How many people watched the royal wedding?

Some sources are predicting as many as 3 billion viewers

I for one will be interested to find out how many people around the world watched the wedding on the television box, and how many more streamed it over the internet tubes. A lot, obviously; that we know. It also seems to be a foregone conclusion that it will be more, probably a lot more, than the approximately 750 million viewers who watched the Charles/Diana nuptials. Some sources are predicting 3 billion viewers, and since my mind is not made to process numbers larger than the viewership of American Idol, I can barely fathom such a number, let alone whether it’s plausible. But this is a major television event, even if not a great deal happened.

We think of television as being more fragmented today than it was when Charles and Di got married, but to some extent that’s only true of scripted programming, where we can all choose the shows we want on the channels we want. Where a show offers something unique that cannot be duplicated – there’s only one Super Bowl, only (for now!) one English monarchy – combined with something a lot of people want to see, the numbers can be bigger than ever.

Update: Early reports suggest that the multi-billion viewer estimates were not plausible. It’s still big – thanks to the presence of more different channels all carrying the same event, the U.S. viewership surpassed the number for Charles and Diana. But it looks for the moment like the the 2-3 billion estimates from “British officials” may have been either wishful thinking or just a way of getting extra publicity in advance. It worked, too.

One thing that has changed a bit since the days of Chuck n’ Di: the coverage is much less frenzied. Really. I know that sounds strange. But the coverage of Charles and Di was the culmination of a long tradition of obsessive coverage of royal marriages, one that went back far enough that Cole Porter wrote a whole song in a 1932 Broadway musical making fun of it: “What will become of our England,” an English butler laments, “when the Prince of Wales finds a wife?” (The idea being that the Prince’s search for love – and every woman’s dream of marrying a prince – is the only thing the media cares about when it comes to England, and when he’s married off, the whole country is doomed.) The collapse of Charles and Diana’s marriage, and the backlash against the tabloids that followed Diana’s death, has caused the media on both sides of the ocean to be a little more circumspect: there’s still lots of talk about fairy-tale romance, but it’s tempered by a fear of going too far and hyping the marriage too much. This article in the Los Angeles Times explains it in a little more detail:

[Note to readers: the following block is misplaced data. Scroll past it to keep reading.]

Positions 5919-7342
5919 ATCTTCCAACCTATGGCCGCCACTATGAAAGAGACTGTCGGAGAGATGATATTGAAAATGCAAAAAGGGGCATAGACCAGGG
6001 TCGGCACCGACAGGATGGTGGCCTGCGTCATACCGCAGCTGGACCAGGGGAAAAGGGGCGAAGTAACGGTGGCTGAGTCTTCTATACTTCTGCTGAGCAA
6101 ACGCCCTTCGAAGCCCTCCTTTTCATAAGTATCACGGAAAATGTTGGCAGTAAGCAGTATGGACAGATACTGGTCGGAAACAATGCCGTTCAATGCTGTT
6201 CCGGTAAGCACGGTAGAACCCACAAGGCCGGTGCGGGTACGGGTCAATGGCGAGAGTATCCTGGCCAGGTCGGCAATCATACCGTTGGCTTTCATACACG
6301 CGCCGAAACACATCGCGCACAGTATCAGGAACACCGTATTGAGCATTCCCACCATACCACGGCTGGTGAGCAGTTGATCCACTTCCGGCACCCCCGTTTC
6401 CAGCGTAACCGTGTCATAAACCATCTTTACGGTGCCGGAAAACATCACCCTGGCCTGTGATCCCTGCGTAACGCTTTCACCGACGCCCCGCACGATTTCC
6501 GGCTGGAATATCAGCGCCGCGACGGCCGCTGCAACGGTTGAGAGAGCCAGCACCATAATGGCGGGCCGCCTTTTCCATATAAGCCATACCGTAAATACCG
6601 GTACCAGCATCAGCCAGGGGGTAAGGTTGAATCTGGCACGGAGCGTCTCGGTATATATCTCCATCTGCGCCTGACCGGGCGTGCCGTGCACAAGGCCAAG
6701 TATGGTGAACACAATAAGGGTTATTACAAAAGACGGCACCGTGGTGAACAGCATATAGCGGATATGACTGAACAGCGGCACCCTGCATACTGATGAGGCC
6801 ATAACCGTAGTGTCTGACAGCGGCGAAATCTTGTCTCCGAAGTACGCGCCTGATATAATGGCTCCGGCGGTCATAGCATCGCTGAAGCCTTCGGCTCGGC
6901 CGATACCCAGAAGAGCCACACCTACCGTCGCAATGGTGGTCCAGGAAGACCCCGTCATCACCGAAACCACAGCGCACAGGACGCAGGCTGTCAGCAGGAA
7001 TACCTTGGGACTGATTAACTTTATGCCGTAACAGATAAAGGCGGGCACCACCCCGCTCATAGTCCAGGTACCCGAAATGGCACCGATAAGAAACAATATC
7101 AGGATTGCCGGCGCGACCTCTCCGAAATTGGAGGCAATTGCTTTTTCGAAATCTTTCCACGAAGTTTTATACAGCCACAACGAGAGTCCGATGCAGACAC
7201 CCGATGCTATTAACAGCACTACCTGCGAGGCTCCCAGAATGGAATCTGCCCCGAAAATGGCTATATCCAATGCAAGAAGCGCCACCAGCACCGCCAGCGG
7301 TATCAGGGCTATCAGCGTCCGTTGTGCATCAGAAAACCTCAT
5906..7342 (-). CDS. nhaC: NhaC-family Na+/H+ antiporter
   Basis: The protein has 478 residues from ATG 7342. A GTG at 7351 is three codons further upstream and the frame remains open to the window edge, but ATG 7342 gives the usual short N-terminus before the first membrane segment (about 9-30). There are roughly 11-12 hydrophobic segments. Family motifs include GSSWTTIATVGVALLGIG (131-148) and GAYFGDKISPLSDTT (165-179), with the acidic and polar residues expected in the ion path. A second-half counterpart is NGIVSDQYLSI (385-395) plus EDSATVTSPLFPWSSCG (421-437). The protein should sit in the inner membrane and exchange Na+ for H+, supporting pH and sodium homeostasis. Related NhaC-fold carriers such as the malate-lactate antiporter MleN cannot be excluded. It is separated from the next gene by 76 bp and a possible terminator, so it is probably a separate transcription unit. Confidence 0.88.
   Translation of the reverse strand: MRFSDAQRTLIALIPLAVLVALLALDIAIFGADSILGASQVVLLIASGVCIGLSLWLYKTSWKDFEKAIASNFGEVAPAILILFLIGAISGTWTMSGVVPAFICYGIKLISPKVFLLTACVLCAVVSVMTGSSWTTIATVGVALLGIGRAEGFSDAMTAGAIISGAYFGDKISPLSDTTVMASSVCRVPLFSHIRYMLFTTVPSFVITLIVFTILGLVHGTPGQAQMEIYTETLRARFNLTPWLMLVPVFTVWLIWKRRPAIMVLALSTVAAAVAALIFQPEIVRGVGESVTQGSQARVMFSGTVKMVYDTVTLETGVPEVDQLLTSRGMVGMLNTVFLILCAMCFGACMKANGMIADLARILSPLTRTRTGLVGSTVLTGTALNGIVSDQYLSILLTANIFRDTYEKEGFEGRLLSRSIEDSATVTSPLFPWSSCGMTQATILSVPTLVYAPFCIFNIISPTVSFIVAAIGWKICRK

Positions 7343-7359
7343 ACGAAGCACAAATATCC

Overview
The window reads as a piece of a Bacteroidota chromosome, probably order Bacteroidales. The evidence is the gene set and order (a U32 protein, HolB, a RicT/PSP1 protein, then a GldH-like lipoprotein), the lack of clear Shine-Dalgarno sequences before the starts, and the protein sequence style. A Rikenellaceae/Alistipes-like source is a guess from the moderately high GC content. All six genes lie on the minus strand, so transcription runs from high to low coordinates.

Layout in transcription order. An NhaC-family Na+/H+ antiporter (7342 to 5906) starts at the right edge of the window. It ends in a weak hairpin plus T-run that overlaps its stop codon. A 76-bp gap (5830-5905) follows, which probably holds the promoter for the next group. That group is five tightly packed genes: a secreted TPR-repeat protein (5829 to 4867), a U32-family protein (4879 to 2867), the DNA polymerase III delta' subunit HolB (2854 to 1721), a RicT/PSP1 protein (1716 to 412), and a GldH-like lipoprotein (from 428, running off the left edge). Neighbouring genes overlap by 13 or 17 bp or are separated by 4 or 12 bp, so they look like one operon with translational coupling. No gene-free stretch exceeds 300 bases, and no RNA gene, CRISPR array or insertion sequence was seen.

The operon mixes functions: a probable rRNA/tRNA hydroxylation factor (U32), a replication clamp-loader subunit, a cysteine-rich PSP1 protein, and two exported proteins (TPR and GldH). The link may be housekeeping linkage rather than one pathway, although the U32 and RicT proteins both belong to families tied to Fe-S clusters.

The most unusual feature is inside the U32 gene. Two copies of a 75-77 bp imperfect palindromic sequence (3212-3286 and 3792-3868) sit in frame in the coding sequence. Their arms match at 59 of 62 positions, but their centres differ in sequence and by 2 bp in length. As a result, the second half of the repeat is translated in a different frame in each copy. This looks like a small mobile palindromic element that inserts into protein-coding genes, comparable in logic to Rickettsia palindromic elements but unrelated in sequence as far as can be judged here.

For the most part, the news media have been much more respectful of William, 28, and his privacy, striking agreements with the palace on photo ops and the extent of their encroachment on his life as a teenager, a university student and now a young man in military service.

“They’re very conscious of the fact that this boy is the son of Diana, and they don’t want to be unnecessarily offensive,” Greenslade said.

At the same time, the palace has learned how to run a tighter PR operation. The prelude to Friday’s wedding has been a master class in providing a slow drip-feed of information to the media (Today the identity of the cake maker! Tomorrow a look at the royal carriage!) while preventing major leaks. Only the royal household, the Middletons and their confidants know, for example, the true cost of the wedding or who designed the bride’s dress, which has become the object of almost fetishistic speculation.

Finally, I would be remiss in not pointing out that the saddest corporation during any royal wedding is the company that theoretically owns the movie Royal Wedding. It would be so incredibly exploitable, except that the film is one of the ones that fell into the public domain, meaning that anyone can show it on TV, release it on cheap DVDs or post it on the Internet. It’s not a particularly good musical anyway except for the famous dancing on the ceiling sequence (casting Winston Churchill’s daughter was a bad choice), but still, it is the ultimate royal marriage tie-in movie.

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